hi congratulations on this wonderful project ,i think we should make it much biggerHowdy, friends. Just wanted to share a few thoughts from these last few weeks of campaigns.
To refresh your memory, we led with the #FirstDashWallet campaign, which was set set for a week. Due to the high level of engagement and support from masternode owners, we continued it for four more days with one additional requirement -- participants were asked to hold a sign denoting their nation-state location. Then, switching gears, we launched another campaign that asked folks to retweet a post pinned to the top of Amanda's Twitter profile. It was great to see the response from individuals eager to become more familiar with Dash.
Through the #FirstDashWallet campaigns, individuals not only had to take action themselves (to open a wallet) but needed to inform a friend, colleague, or family member about Dash, in order to get that person to open a wallet as well. Because we had thousands of entries, that equates to thousands of such conversations. Affinity for Dash cannot happen without awareness, so this was a very positive consequence of the campaign. Plus, as participants themselves were sent the Dash to then distribute to the other person posing in their picture, both parties became more familiar with current wallet functionality and confident in using the new technology.
Let me share what Amanda wrote last week:
@dashdisciple has indeed been providing constant and ample assistance to Pete and myself in making this campaign possible. After about day three or four, we realized we were in over our heads. Dashdisciple reached out, and within 24 hours, set an employee of his to deploy a remote Twitter scraper and batch payment tool for us to use.
The creation and utilizing of this scraper undoubtedly saved us much time. Rather than manually enter campaign entry information (URL of post, username, etc.) we were able to pull a fresh scrape, de-duplicate it, vet entries, then pay those who met the criteria. Note too that for a time we used a server/bot that @dashdisciple and his team created, enabling us to batch send payments simply by inputting the amount of Dash each was to receive, followed by a list of Dash receiving addresses.
Later in the campaign we started becoming aware of more attempts of fraud, which is understandable for a campaign of this scale. We started to look at entries with a more discerning eye, and when appropriate, opted not to send payment to such entries. For example, a person with two phones who takes pictures of themselves, one at a time, with ten different people. Per the campaign rules, each person/wallet can net $10 in Dash maximum. So in that example given, we would pay the first picture the full amount ($20 in Dash) but not pay any of the other pictures, because, though different people were included, they used the same devices/wallets. In other cases, entries of say, a family of six, would show each pairing possible in the pictures, so not just a father with his wife, then son, then daughter, etc., but the father with the wife, then the wife with the son, then the son with the father, then the daughter with the mother, etc. All in all, we did our best to stay true to the campaign mission and reward those who had participated.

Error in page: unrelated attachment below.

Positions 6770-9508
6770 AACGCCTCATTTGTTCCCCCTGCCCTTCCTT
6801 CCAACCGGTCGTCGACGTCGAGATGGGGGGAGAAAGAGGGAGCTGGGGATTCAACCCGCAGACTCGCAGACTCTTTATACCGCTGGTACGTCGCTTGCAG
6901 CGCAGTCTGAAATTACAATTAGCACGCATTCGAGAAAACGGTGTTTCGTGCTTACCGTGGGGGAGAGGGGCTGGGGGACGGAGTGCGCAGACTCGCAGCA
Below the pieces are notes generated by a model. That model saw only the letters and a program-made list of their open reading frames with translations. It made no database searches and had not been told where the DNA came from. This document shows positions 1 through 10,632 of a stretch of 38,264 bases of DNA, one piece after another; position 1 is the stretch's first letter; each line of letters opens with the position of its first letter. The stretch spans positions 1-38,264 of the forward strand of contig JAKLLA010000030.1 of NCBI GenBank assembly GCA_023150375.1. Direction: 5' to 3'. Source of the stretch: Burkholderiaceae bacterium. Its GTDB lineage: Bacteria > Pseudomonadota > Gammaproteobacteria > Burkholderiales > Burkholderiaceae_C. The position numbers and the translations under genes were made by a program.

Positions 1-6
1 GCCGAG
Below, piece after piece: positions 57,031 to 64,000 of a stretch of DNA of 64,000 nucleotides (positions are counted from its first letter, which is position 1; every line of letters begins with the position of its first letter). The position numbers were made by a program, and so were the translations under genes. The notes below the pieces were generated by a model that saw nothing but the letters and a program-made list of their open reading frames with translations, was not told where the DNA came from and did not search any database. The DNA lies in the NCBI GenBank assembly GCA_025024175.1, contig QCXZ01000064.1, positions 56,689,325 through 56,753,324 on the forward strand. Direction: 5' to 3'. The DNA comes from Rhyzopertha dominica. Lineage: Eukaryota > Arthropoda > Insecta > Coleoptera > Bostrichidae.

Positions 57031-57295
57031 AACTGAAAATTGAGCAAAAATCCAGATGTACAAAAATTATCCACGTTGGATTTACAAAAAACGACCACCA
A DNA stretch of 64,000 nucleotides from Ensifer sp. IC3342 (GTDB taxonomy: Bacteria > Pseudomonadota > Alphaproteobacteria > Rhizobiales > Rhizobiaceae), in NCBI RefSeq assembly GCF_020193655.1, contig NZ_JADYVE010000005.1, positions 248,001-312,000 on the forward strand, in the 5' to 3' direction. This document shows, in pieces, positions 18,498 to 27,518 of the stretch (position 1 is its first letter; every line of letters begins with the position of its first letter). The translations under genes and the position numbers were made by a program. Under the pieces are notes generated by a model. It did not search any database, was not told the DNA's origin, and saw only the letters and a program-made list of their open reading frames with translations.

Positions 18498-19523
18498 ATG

What was really cool for me personally was to see the far-reaching nature of this campaign. In total, folks from 63 different nation-states were involved. Here's about 70 pictures of #FirstDashWallet participants.
Regarding the third campaign -- the retweets -- I'll be honest, I thought that with a 24-hour timeframe we might have to process about 800 entries. Amanda thought around 400. But when the deadline was reached, her post had over 3,500 retweets. Soon after we discovered that viewing the full list of those who had participated was not possible in Twitter. So in true problem-solving mode, Amanda instructed participants to email us for payment. In order to stay timely with payments we looped-in some trusted folks in the Dash ecosystem who were willing to assist, including Alex-ru (Alexey, who gets things done), aniinl (Anjya, Europe-based crypt-entheausist), jmmon (Joe, "The Dash Piper"), Mr. Mime (Michael, the gent who helped offset the Dash Open House costs by raffling one of his mining rigs), and Tao (of Tao of Satoshi infamy).
As has been shared elsewhere already, for transparency and accountability reasons, entries/payouts for can be viewed here (each campaign is on a separate tab, identified on the bottom-left of the spreadsheet). Note that the spreadsheets list only profiles that were paid. Thousands more non-qualifying entries were processed and were manually responded to with reason for non-payment.
here are few of my suggestions
ask users to click a selfie and lets use facial recognition to make sure they are not cheating the system along with verifying a OTP in SMS ( over all takes less than 1 minute)
once they pass lets give $5 immediately in dash ( this will give them real confidence that it works)
Now for every friend they refer ( for those who signs up & verifies ) they will get $5 too.
This is much simpler for the user as well as for us to track people.
i reckon we should roll this out in a country specific way , my favorite countries are venezuela and nigeria , both these places are suffering from hyperinflation , venezuela ( massively so ) and people are keen to look for an alternative
lets target 50-100,000 signs up per month from a particular country and i reckon this will put us in super spot compared to the rest of the coins